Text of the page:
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Politics and Religion

Topic #1 - Faith & Science

Posted By:
Publius Lock e1691472cafece64304be81c5c9c507a93800d3a6cd5948297266277351b71ef
Publius
Member since:
October 2012
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Posts: 2
Star 771721baa52164faab3e80914eb3e8e418513288f39d7ccffd0d5c4f8d045d1e
Posted over 4 years ago
Can an individual have faith, yet be highly scientific?  --- Writer (1): Short answer: No. If an individual acknowledges something as truth, believing the contrary is completely nonsensical. One might argue that faith is, by definition, completely nonsensical, but I disagree. Faith, like many other things, has a clearly defined reason to be held. In the case of religious faith, this reason is personal belief. The belief that there exists a benevolent deity, that created the universe and everything in it. On the other side of the fence, the scientific thinker bases his position on verified facts or theories and is prepared to change his position should evidence that contradicts his current position be presented. It is for this reason that a scientific believer is an impossibility. Holding a belief that is contrary to the scientific theories you support makes no sense, as you are essentially supporting two wildly different positions. This is something that a scientific mind would not do without proper evidence for both positions, nor is it something that a believer would do, as they are adamant in their faith. For example, if a person was to hold the belief that the sky is green, while admitting the scientific fact that it is (at most times) blue, the resulting contradiction undoes his position as a believer or a scientific thinker, for reasons stated above. In closing, scientific reasoning and faith can not exist in the same position, as they inherently contradict eachother. --- Writer (2):  Can religion exist within a single mind whilst the individual also possesses a strong sense of science? The short answer is, yes, though many illogical courses must be taken. It's possible to disregard science and believe something based upon feeling rather than objective theory, while still believing in that same scientific principle that you ignored. For example, the very concept of a God causing the Great Flood isn't supported by any amount of science, making it irrational to believe in. Yet, one can go along with this claim, believe in it (despite being irrational), and still accept the rational explanation as supported by science, where there is an abundance of evidence supporting a claim that is contrary to the Great Flood. This means, in essence, that you both believe and disbelieve the explanations provided. You believe that God caused it, despite no evidence being shown, and you believe that there is a non-supernatural explanation, which directly contradicts the idea that God somehow caused it. This is entirely possible, and there's no reason for it not to be. The only thing that must be acknowledged is that it is irrational. It is not entirely necessary to follow logic at all times, especially in the cases of philosophy where most things (if not, everything) an abstract concept. Another important thing to keep in mind when having these illogical ideas where you still believe in something with no evidence despite believing in something with supporting evidence, is that you must accept that both are valid when confined to their own 'genre', if you will. What is meant by this is that having faith without evidence is perfectly acceptable within the grounds of religion, and that believing in what has the most evidence is perfectly acceptable from a scientific perspective. These two things are not completely separated, and for the reasons listed previously, it is possible to have both a faithful, and scientific mind, albeit by making illogical exceptions on occasion.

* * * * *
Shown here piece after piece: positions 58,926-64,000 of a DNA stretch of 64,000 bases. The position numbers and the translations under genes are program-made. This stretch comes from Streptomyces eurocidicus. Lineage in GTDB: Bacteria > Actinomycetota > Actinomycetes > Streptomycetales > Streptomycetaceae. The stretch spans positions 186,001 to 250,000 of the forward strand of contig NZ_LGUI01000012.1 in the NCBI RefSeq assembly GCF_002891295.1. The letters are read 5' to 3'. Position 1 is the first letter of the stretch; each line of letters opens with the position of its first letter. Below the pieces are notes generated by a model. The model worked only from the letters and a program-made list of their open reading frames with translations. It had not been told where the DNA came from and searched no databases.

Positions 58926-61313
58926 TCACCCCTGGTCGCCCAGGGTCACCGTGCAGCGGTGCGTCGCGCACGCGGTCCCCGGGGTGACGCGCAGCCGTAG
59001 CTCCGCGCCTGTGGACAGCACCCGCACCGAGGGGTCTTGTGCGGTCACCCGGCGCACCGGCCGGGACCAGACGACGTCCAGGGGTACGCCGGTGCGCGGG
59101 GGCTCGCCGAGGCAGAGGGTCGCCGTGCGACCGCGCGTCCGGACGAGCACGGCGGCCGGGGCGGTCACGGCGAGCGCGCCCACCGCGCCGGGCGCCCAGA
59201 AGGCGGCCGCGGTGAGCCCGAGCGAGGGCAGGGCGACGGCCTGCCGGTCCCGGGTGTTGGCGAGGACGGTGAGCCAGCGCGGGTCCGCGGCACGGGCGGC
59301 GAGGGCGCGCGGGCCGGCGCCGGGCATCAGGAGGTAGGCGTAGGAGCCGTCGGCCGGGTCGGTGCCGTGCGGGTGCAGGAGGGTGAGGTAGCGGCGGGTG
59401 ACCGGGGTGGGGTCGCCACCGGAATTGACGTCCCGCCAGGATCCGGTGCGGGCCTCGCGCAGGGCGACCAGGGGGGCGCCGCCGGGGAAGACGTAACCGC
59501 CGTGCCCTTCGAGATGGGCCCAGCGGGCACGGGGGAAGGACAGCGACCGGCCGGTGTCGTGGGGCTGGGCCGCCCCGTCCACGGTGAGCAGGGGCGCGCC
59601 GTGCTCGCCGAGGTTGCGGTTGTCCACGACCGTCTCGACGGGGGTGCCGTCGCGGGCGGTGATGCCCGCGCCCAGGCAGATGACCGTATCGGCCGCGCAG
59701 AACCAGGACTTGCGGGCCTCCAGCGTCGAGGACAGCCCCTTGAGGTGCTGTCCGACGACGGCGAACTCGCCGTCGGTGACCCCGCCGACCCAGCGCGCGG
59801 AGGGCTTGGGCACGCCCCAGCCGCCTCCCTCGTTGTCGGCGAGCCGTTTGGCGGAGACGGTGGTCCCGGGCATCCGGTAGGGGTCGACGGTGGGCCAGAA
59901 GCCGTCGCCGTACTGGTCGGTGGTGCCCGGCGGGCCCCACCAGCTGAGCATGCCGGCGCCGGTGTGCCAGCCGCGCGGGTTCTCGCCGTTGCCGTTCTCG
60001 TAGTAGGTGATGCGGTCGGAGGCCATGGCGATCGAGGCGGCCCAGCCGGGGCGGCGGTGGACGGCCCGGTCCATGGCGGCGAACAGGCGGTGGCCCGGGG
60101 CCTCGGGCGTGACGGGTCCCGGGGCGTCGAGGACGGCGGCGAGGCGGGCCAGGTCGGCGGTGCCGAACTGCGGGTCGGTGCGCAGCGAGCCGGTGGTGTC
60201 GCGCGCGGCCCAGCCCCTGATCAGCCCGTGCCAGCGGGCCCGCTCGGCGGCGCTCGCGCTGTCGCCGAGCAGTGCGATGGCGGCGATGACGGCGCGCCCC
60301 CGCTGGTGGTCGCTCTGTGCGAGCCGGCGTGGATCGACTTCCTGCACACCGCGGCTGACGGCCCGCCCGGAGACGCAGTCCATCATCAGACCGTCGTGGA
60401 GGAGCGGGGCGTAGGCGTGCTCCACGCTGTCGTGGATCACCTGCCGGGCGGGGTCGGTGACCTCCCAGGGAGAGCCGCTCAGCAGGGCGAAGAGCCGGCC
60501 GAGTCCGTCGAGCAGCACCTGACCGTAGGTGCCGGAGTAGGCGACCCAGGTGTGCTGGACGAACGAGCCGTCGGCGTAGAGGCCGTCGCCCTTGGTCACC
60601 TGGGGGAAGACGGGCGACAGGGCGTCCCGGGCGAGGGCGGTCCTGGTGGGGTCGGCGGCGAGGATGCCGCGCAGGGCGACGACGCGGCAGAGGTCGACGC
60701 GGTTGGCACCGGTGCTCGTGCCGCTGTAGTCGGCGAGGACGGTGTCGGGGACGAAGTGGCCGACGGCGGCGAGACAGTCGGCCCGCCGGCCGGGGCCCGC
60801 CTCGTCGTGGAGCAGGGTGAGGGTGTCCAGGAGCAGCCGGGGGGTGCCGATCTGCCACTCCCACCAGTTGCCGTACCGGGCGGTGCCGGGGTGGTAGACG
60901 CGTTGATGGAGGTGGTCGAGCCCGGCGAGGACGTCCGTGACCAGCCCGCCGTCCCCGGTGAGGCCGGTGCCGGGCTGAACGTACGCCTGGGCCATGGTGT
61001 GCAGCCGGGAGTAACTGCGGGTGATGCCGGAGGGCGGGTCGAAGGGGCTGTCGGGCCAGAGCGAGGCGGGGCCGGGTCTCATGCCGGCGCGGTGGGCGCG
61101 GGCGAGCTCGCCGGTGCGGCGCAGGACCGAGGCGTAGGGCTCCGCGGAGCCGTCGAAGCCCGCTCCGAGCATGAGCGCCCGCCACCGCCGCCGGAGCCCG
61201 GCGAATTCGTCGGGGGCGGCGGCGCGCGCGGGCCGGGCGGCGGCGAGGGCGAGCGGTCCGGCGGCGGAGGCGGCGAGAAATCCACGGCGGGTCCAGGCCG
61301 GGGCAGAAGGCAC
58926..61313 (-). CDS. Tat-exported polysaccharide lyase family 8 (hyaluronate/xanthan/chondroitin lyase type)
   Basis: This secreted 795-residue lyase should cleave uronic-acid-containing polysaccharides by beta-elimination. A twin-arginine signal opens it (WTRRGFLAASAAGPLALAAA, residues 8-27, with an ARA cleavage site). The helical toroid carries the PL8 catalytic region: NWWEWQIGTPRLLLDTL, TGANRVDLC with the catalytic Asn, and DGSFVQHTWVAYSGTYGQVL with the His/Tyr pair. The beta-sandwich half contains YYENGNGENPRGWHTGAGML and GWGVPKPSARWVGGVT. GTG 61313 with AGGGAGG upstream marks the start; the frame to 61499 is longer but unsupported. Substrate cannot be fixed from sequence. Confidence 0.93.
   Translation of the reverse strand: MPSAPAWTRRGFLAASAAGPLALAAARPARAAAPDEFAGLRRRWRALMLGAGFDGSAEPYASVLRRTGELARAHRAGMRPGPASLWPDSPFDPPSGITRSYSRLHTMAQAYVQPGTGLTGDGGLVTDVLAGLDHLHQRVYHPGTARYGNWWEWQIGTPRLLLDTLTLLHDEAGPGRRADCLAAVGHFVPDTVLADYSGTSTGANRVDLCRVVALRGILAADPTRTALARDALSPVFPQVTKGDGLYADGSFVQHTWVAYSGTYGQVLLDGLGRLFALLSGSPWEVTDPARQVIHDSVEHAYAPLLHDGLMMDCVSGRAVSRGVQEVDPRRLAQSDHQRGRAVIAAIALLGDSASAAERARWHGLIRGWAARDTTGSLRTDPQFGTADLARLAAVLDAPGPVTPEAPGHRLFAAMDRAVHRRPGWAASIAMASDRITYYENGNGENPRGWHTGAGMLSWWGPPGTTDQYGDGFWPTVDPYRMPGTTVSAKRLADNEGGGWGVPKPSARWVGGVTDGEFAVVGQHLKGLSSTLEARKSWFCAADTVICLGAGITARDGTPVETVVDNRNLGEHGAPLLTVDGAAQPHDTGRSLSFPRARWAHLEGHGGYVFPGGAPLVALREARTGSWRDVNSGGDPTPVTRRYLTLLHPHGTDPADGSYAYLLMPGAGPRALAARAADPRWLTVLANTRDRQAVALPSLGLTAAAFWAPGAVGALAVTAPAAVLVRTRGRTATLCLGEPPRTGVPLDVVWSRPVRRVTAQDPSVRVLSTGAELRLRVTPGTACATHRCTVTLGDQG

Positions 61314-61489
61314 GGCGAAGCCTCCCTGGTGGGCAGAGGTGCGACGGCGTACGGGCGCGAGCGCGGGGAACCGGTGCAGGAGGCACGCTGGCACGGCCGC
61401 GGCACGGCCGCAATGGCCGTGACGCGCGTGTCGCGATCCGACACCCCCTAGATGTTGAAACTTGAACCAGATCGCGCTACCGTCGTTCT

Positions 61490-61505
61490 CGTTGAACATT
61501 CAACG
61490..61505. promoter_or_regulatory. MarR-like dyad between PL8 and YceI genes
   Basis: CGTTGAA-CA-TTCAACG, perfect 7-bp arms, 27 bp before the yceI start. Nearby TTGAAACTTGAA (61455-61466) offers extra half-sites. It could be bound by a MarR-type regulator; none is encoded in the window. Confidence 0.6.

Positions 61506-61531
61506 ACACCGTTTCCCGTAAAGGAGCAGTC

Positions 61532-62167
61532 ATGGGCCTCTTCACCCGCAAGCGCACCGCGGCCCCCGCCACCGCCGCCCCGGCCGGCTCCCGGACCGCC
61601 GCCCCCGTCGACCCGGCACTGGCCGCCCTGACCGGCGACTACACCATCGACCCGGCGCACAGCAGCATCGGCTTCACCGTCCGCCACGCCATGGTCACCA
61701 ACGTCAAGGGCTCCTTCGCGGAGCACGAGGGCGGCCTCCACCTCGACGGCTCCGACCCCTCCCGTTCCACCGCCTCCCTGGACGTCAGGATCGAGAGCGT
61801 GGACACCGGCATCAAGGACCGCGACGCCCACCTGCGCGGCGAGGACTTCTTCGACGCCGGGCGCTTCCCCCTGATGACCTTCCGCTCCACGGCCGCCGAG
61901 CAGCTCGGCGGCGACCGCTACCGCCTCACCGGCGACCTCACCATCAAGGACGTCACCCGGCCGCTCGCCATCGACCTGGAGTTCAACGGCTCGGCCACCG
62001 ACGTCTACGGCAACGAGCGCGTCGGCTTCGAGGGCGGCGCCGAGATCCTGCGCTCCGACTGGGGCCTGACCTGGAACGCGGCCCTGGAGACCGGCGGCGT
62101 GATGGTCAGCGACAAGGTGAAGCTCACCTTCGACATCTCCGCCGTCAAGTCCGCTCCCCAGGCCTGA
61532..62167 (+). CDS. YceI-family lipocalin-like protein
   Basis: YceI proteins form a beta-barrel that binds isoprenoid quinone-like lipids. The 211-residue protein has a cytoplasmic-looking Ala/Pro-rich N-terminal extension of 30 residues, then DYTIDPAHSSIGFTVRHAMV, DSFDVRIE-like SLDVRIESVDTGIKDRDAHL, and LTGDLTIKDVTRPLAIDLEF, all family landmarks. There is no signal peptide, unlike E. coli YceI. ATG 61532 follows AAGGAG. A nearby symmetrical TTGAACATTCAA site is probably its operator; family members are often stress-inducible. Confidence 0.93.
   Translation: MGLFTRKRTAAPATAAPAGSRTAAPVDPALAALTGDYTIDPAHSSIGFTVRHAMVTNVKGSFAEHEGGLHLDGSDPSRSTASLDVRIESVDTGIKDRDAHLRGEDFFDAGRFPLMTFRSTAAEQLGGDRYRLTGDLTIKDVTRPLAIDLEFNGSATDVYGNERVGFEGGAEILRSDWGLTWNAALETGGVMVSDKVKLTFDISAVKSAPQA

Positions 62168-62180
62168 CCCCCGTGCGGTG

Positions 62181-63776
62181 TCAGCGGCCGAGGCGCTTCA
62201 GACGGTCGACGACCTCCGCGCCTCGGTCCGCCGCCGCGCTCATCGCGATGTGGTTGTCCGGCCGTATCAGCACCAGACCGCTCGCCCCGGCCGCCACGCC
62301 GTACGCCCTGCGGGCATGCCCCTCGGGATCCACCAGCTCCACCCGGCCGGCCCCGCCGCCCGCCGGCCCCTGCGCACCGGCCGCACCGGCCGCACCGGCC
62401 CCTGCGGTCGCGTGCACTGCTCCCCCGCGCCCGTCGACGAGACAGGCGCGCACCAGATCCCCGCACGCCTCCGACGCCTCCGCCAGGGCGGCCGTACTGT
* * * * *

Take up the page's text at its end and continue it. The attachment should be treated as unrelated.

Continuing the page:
Posted By:
Lady Peppermint_1990838 Lock e1691472cafece64304be81c5c9c507a93800d3a6cd5948297266277351b71ef
Lady Peppermint_1990838
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Posted over 4 years ago
I'm sorry, I skimmed.  It was a long post, so correct me if I'm wrong, but what I got out of that (besides to obvious) is that we should only believe in things that there is scientific proof of.  Is that correct, or am I just tired?

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Bʏ ʜᴇʀ ᴡʜᴏ ɪɴ ᴛʜɪs ᴍᴏɴᴛʜ [Jᴀɴᴜᴀʀʏ] ɪs ʙᴏʀɴ
Nᴏ ɢᴇᴍ sᴀᴠᴇ ɢᴀʀɴᴇᴛs sʜᴏᴜʟᴅ ʙᴇ ᴡᴏʀɴ;
Tʜᴇʏ ᴡɪʟʟ ᴇɴsᴜʀᴇ ʜᴇʀ ᴄᴏɴsᴛᴀɴᴄʏ,
Tʀᴜᴇ ғʀɪᴇɴᴅsʜɪᴘ, ᴀɴᴅ ғɪᴅᴇʟɪᴛʏ.
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Posted By:
Publius Lock e1691472cafece64304be81c5c9c507a93800d3a6cd5948297266277351b71ef
Publius
Member since:
October 2012
Status:
Offline

Posts: 2
Star 771721baa52164faab3e80914eb3e8e418513288f39d7ccffd0d5c4f8d045d1e
Posted over 4 years ago

"Lady Peppermint" wrote:

I'm sorry, I skimmed.  It was a long post, so correct me if I'm wrong, but what I got out of that (besides to obvious) is that we should only believe in things that there is scientific proof of.  Is that correct, or am I just tired?
Depends upon which writer you read. 

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